On the other hand, some of the classic lifestyle habits help to overcome the risk if he has been dealt a bad hand. For example, yet more research indicates that eating broccoli, especially the sprouts, provides essential nutrients to prostate cancer-fighting immune cells (Ref 14).

Heavy Multivitamin Use Makes it Worse
On the other hand, in a curious twist, heavy multivitamin users are twice as likely to accelerate the progress of advanced prostate cancer (Ref 15). Over-consumption of selenium, beta-carotene and zinc were major culprits. The researchers speculate that that high-dose vitamins have little effect until a tumor appeared, and then could spur its growth.

Our View? Sometimes we have an uphill struggle to fight against our inheritance. From our mother's lifestyle while we are fetuses to how we lived the early part of our lives can all deal us a bad hand. But there is hope. We stack the deck of cards in our favor, live our lives in the best cancer-fighting mode we know (See www.beatcancernaturally.com), and hope for the best. 


Partner With Attitude
Last month we advised a reader about how to approach a partner who resisted the new lifestyle (News May 2007). Here he lets us know how he got on...

"Your response has been a great help. I think I always have this problem of subconsciously expecting everyone else to change their attitudes just because I have; and your response helped me to see my own prejudices a bit more clearly. Iíve gone from just over 14 stone (196 lb) to 12 stone 9 (177 lb) in three months; and rather than nagging her to do more I really should lead by example... Your words all make sense.

"The last few times she cooked for me she actually skipped the spuds [potatoes], which was great even if she is still eating them herself. She doesnít even ask me if I want fizzy drinks, sugar, bread, sweets, milk anymore. 

"Now we have an unwritten compromise: if we eat at home I only touch the good stuff, but if we eat out Iím slightly less strict. Not perfect, but considering that about  90% of my diet is natural I donít think Iím doing too badly."  

Deadly Harvest Plaudit

"I have to congratulate you for a well written and interesting book. Most books of that nature are boring, but not yours, it moves the reader along and can be called a page turner." - Kathy Wade, Rancho Mirage, CA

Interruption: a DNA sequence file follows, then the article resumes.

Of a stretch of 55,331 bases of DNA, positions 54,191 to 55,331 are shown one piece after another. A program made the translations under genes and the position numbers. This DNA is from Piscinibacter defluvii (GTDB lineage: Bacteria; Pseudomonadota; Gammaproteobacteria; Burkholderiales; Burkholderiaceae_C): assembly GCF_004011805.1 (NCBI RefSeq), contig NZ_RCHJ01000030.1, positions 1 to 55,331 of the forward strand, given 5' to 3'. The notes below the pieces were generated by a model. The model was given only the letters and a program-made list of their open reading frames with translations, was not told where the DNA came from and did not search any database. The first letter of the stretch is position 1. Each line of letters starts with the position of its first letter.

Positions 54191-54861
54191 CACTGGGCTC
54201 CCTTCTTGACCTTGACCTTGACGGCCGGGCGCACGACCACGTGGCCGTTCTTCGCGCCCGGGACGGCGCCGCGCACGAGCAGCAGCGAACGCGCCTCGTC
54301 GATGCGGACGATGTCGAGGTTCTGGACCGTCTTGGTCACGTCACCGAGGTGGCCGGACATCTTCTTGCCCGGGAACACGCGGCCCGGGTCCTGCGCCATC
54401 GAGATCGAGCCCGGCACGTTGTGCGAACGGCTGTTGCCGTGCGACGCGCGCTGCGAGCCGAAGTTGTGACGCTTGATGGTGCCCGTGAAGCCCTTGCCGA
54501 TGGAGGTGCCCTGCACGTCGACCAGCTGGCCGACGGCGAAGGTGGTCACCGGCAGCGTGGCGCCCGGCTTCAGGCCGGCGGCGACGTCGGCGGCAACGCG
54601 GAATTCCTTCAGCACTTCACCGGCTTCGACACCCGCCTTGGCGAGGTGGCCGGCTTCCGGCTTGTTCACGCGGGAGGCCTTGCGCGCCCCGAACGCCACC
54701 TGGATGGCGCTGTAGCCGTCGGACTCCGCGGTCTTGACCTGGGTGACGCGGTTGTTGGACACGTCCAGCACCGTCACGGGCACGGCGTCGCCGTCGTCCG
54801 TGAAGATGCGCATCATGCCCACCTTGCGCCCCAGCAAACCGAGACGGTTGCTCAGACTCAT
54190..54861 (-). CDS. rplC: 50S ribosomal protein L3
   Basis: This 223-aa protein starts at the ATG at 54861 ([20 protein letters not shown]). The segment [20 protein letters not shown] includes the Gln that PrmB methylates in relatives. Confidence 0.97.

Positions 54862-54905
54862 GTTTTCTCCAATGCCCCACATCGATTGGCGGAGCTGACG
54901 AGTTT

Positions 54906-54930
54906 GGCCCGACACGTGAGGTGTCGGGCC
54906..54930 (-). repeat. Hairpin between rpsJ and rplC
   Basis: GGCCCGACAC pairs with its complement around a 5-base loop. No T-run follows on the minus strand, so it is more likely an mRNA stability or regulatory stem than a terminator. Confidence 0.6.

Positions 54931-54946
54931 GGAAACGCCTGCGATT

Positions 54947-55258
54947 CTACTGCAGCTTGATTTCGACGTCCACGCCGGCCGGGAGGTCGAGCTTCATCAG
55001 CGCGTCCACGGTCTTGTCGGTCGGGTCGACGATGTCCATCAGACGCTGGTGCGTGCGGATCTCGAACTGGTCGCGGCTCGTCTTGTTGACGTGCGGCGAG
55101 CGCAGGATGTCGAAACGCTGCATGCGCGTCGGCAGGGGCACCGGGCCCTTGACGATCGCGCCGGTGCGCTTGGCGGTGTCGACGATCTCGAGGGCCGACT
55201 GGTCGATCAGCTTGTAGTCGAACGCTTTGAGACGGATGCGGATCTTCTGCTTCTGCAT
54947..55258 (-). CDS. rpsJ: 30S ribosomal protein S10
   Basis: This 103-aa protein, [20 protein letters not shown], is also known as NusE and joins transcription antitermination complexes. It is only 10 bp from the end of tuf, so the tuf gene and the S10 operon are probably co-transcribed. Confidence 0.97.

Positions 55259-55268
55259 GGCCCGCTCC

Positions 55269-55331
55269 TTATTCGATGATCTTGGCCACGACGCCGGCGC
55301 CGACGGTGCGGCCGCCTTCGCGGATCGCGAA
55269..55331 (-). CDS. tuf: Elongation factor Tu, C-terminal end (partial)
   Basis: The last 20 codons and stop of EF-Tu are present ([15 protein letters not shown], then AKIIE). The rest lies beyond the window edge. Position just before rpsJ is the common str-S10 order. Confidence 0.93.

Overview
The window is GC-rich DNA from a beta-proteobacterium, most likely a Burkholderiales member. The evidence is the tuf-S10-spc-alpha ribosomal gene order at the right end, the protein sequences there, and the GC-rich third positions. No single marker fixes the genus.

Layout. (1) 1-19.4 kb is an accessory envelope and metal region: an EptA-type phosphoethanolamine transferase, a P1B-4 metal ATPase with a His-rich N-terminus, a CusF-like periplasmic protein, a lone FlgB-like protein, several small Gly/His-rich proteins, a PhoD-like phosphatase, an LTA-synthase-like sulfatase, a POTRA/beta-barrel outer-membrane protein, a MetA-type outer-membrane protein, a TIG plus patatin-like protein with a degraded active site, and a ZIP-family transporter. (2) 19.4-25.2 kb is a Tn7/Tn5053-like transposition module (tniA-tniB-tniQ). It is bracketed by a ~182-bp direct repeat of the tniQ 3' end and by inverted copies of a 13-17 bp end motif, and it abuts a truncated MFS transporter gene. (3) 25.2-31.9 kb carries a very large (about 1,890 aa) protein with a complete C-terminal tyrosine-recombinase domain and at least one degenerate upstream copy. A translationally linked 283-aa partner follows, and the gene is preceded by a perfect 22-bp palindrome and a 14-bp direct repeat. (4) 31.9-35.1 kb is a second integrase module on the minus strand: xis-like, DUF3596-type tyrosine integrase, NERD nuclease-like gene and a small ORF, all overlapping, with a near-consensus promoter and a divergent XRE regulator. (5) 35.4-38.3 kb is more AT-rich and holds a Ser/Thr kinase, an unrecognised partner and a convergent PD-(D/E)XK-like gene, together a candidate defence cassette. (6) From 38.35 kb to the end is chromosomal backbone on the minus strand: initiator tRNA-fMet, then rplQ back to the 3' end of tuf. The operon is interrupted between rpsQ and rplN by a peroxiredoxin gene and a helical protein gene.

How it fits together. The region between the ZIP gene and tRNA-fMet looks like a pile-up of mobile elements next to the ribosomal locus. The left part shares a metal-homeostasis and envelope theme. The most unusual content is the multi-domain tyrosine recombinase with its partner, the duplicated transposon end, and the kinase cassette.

Geoff's Review of Books
The Dig Tree
by Sarah Murgatroyd
Bloomsbury, London, 2002

We will finish the Dig Tree review in our next newsletter. For those who cannot wait, the full reviews are available on www.TheBondEffect.com or on Amazon: click on this direct link.

Laughter the Best Medicine
More Microsoft Haikus (see comments last month)

 Your file was too big.
 It might be very useful.
 But now it is gone.
 Having been erased,
 The document you're seeking
 Must now be retyped.

Always consult your doctor before undertaking any health program

2. Deadly Harvest, p. 216. BACK

3. Trichopoulos, D. What Causes Cancer?; Sci Am 275:3 (1996): 80-87. BACK

4. Gussler, J.D. and Briesemeister, L.H. The insufficient milk syndrome: a biocultural explanation. Med Anthropology 1980 (spring); 4(2):145-74. BACK

5. Zimmerman DR; Mothers who formula feed do know that "breast is best'': education is not enough. Arch Pediatr Adolesc Med. 1996: 150(4). BACK

6. McKenna JJ. 1997. Culture, infant sleep, and SIDS: An experiment in evolutionary medicine. American Journal of Human Biology 9:146-146. BACK

7. Song L, Thornalley PJ. Effect of storage, processing and cooking on glucosinolate content of Brassica vegetables.Food Chem Toxicol. 2007 Feb;45(2):216-24. Epub 2006 Aug 30. PMID: 17011103. BACK 

8. Oken E, Taveras EM, Kleinman KP, Rich-Edwards JW, Gillman MW. 
Gestational weight gain and child adiposity at age 3 years. Am J Obstet Gynecol. 2007 Apr;196(4):322.e1-8. PMID: 17403405. BACK 

9. Nathanielsz PW, Poston L, Taylor PD. In utero exposure to maternal obesity and diabetes: animal models that identify and characterize implications for future health. Obstet Gynecol Clin North Am. 2007 Jun;34(2):201-12.PMID: 17572267. BACK

10. Willers SM; Maternal Food Consumption During Pregnancy and Asthma, Respiratory and Atopic Disease in 5-year-old Children. Thorax; in press. Presented at the American Thoracic Society 2007 International Conference, May 20, 2007. BACK

11. Koletzko, B; Conference on the impact of infant and maternal nutrition on childhood obesity; Budapest, Hungary, 20 April, 2007. BACK

12. Gauthier, C; Society of Chemical Industry; http://www.soci.org/SCI/general/2007/html/ge608.jsp . BACK

13. Haiman, CA; Multiple regions within 8q24 independently affect risk for prostate cancer; Nat Genet. 2007 May;39(5):638-44. Epub 2007 Apr 1. BACK

14. Myzak MC; Sulforaphane retards the growth of human PC-3 xenografts and inhibits HDAC activity in human subjects. Exp Biol Med (Maywood). 2007 Feb;232(2):227-34. PMID: 17259330. BACK

15. Lawson KA; Multivitamin use and risk of prostate cancer in the National Institutes of Health-AARP Diet and Health Study; J Natl Cancer Inst. 2007 May 16;99(10):754-64. BACK